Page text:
Special Cash Dividends Are Not So Special

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Companies with cash-rich balance sheets are cutting loose some green or accessing the debt markets, declaring one-time distributions that will be payable this month, or moving dividend dates from 2013 to the last few days in 2012. (Think Fluor (FLR)).

And, why not? The tax rate on qualified dividends that currently maxes out at 15% are likely to nearly triple for some high-income earners as we approach the fiscal cliff. If a company has ever wanted to return money to its shareholders in an effort to get on the good side of patient investors, this may be the last month in a long time when it makes sense. But does this really do anything to enhance share value? The answer is NO.What's the problem? The key word is "one-time." Paying taxes on profits is a high-quality problem. At the end of the day, investors want growth and will always pay a premium. Even with dividends, I would rather see a 2% or 3% yield that grows every two or three years that can be comfortably covered with earnings, than an 8% yield which may or may not be paid out.

Let's review a couple of names and see how this plays out. Warehouse club operator and household names Costco (COST) pays a quarterly dividend of $0.275 a share (1.1% yield). The new $7 special dividend announced last week is equal to 6+ years of the regular dividend. The company has only been paying a dividend since 2004 and still largely considered a growth play. In addition, the special payment represents most of the company's cash on hand, but management is selling new debt to cover the one-time payout.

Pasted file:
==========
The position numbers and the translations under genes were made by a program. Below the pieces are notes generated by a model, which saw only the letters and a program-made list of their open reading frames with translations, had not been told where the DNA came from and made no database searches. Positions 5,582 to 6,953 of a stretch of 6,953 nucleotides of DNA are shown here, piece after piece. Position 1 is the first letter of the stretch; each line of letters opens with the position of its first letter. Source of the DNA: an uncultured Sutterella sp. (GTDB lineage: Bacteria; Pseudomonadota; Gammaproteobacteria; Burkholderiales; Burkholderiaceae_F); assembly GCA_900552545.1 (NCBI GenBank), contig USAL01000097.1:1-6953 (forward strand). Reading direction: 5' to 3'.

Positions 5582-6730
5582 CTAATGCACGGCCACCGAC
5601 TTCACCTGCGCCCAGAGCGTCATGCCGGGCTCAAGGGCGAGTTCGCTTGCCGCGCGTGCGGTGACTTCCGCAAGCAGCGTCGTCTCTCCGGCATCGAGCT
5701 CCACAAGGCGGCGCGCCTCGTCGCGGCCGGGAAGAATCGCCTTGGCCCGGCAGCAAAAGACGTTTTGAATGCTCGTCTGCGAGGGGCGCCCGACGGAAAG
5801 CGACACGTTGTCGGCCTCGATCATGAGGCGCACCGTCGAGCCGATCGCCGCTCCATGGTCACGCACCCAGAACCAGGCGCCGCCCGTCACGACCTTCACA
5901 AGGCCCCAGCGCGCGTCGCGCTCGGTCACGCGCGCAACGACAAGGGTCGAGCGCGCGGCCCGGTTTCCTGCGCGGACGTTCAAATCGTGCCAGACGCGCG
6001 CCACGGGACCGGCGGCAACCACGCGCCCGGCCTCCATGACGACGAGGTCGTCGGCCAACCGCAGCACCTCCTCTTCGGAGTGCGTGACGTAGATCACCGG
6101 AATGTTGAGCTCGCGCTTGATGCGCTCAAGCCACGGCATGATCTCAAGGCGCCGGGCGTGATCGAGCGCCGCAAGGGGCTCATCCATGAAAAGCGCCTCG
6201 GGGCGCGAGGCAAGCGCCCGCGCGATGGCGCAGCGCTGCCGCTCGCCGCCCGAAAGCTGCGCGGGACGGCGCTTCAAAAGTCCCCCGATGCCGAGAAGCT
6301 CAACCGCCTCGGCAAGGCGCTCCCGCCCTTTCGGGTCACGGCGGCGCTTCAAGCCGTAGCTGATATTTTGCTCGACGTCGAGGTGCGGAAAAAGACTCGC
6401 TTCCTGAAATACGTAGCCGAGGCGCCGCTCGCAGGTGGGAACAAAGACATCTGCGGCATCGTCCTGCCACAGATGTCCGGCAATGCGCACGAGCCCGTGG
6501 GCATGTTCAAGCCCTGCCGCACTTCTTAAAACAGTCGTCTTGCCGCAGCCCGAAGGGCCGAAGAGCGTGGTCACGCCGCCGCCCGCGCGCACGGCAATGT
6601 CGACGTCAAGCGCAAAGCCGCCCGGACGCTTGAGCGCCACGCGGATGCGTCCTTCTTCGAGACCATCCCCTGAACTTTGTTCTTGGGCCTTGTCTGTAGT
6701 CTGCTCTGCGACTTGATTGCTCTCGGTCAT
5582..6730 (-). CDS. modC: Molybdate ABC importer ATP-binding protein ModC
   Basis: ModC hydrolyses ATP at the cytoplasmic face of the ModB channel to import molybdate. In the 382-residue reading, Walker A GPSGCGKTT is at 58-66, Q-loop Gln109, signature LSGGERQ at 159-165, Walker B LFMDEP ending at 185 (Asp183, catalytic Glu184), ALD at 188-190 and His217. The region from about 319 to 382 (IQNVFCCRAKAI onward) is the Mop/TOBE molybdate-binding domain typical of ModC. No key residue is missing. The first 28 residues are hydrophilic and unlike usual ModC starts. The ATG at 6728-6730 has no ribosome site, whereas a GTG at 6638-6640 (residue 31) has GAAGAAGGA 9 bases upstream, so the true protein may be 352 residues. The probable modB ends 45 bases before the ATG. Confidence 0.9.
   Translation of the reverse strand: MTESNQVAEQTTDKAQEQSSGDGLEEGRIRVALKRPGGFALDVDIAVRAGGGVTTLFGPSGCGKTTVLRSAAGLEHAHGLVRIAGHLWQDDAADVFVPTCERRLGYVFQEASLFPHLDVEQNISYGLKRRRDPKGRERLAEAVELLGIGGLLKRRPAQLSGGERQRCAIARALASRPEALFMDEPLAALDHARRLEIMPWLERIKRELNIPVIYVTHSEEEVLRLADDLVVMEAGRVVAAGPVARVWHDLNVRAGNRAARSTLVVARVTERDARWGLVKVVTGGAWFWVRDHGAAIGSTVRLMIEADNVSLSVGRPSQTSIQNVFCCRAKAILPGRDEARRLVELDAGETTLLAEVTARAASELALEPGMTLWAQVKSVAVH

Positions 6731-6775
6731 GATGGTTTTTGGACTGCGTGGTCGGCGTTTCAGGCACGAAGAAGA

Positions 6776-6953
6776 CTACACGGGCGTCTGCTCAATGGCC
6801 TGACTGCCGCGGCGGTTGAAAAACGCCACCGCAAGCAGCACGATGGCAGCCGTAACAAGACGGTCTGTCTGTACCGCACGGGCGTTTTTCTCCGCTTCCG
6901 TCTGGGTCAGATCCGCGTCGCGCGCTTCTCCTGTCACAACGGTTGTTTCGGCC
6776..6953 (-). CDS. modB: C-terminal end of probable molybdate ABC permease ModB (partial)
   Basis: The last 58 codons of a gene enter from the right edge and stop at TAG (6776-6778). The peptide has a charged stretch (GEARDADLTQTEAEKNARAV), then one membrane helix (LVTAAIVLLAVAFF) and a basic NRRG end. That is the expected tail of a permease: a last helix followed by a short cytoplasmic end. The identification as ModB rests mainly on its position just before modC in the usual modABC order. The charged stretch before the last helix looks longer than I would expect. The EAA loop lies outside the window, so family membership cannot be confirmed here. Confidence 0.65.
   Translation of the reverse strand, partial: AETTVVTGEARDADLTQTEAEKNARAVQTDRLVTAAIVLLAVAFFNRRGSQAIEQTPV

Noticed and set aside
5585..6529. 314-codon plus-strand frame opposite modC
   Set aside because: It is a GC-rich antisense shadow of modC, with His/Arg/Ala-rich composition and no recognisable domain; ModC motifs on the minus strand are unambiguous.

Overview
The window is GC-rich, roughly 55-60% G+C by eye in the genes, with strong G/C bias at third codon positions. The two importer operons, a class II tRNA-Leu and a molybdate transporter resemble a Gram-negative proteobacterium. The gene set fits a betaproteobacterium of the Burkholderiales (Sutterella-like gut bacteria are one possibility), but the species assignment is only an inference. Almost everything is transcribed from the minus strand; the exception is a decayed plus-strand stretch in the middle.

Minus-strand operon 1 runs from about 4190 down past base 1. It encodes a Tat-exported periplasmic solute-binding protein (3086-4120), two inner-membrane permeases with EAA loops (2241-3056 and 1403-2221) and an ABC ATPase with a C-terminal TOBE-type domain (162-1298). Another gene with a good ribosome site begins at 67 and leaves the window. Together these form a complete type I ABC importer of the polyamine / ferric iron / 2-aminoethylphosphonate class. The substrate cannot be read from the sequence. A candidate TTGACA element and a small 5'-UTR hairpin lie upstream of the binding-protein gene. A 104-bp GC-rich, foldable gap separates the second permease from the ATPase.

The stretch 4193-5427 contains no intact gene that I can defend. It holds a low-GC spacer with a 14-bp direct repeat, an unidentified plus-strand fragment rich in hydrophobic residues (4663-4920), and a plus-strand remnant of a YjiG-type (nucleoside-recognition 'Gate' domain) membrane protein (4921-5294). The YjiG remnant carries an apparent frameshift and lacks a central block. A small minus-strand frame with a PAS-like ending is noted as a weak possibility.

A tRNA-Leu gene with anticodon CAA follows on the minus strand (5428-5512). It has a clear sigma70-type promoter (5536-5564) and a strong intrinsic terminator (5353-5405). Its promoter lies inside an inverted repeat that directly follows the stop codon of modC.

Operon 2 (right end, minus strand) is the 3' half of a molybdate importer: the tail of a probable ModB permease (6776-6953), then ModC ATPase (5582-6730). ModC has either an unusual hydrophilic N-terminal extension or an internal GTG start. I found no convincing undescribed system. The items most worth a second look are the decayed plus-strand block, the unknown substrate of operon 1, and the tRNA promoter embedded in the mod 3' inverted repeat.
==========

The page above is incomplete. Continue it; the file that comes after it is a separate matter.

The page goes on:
Las Vegas Sands (LVS) cashed out some chips, declaring a special one-time dividend of $2.75 per share, which will set back the casino operator more than $2.2 billion. The company has enough cash on hand to cover the payout, but 2.5x more debt than cash on the balance sheet.

Special dividends aren't bad, but you should not base stock selection for a long-term portfolio solely on hopes that a company will return cash on a one-time basis. There is so much speculation in the market as to who is next? Could it possibly be a mega-cap tech name like an Apple (AAPL), IBM (IBM) or Microsoft (MSFT) because they are like giant bank holding companies?

A regular, steadily growing dividend rewards long-time investors for sticking around, especially in this low interest rate environment. Share buybacks cut the amount of shares outstanding, which helps boost earnings for a profitable company. But a special dividend is just a return of capital. At best, it indicates that management really doesn't know what else to do with the cash to grow their companies. At worst, it's a case of management members lining their own pockets.

So what is a good candidate for a well-rounded investment? One of my favorite core portfolio holdings is IBM. Big Blue actually has taken up its dividend 13% in 2012 and continues to use its cash to grow in key areas such as services and analytics, which is 80% of the business. Just look at how well IBM has performed relative to peer such as Dell (DELL), Intel (INTC) and Hewlett-Packard (HPQ) because it had the foresight to shift from hardware to the key area of growth. In addition, IBM increased its share buyback program in October by 75% to $11.7 billion said it plans to ask the board to authorize more in April 2013 as it seeks to improve shareholder returns.

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